vibration in certain notes of the scale.
          [1913 Webster]

   7. (Textile Manuf.) A willying machine. --Knight.
      [1913 Webster]

   Black wolf. (Zool.)
      (a) A black variety of the European wolf which is common
          in the Pyrenees.
      (b) A black variety of the American gray wolf.

   Golden wolf (Zool.), the Thibetan wolf (Canis laniger);
      -- called also chanco.

   Indian wolf (Zool.), an Asiatic wolf (Canis pallipes)
      which somewhat resembles a jackal. Called also landgak.
      

   Prairie wolf (Zool.), the coyote.

   Sea wolf. (Zool.) See in the Vocabulary.

   Strand wolf (Zool.) the striped hyena.

   Tasmanian wolf (Zool.), the zebra wolf.

   Tiger wolf (Zool.), the spotted hyena.

   To keep the wolf from the door, to keep away poverty; to
      prevent starvation. See Wolf, 3, above. --Tennyson.

   Wolf dog. (Zool.)
      (a) The mastiff, or shepherd dog, of the Pyrenees,
          supposed by some authors to be one of the ancestors of
          the St. Bernard dog.
      (b) The Irish greyhound, supposed to have been used
          formerly by the Danes for chasing wolves.
      (c) A dog bred between a dog and a wolf, as the Eskimo
          dog.

   Wolf eel (Zool.), a wolf fish.

   Wolf fish (Zool.), any one of several species of large,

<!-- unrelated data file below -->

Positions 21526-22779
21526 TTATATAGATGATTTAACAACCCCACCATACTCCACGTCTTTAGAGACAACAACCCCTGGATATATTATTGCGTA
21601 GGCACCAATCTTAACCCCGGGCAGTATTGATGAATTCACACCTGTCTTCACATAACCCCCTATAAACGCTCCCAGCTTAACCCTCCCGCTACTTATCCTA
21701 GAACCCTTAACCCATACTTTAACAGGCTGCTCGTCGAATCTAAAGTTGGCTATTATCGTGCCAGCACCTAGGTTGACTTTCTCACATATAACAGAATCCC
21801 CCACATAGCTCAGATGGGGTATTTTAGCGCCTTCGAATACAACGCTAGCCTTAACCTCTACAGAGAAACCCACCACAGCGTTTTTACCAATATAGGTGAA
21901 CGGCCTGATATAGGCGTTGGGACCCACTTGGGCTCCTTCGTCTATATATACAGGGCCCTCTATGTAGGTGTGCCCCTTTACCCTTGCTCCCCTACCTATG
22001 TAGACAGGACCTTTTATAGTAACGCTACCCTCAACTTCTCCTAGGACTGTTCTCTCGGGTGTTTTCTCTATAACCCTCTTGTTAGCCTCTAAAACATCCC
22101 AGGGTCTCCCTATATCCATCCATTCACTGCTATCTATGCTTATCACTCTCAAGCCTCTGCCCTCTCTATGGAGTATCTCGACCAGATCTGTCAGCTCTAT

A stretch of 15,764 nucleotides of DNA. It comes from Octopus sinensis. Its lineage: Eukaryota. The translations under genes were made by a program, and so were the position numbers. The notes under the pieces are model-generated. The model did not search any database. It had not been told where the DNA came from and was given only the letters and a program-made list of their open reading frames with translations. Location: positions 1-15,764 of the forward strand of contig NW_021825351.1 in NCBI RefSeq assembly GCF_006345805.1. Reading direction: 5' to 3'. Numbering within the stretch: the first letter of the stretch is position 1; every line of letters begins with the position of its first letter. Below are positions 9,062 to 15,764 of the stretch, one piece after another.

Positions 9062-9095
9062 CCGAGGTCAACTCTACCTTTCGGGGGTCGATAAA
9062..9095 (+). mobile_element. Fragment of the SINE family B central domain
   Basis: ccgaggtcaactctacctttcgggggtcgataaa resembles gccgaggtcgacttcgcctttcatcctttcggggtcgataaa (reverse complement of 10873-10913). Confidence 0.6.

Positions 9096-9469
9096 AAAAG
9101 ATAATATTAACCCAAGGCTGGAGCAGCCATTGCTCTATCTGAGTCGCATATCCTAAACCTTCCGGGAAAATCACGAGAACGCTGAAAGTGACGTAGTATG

voracious marine fishes of the genus Anarrhichas,
      especially the common species (Anarrhichas lupus) of
      Europe and North America. These fishes have large teeth
      and powerful jaws. Called also catfish, sea cat, {sea
      wolf}, stone biter, and swinefish.

   Wolf net, a kind of net used in fishing, which takes great
      numbers of fish.

   Wolf's peach (Bot.), the tomato, or love apple
      (Lycopersicum esculentum).

   Wolf spider (Zool.), any one of numerous species of running
      ground spiders belonging to the genus Lycosa, or family
      Lycosidae. These spiders run about rapidly in search of
      their prey. Most of them are plain brown or blackish in
      color. See Illust. in App.

   Zebra wolf (Zool.), a savage carnivorous marsupial
      (Thylacinus cynocephalus) native of Tasmania; -- called
      also Tasmanian wolf.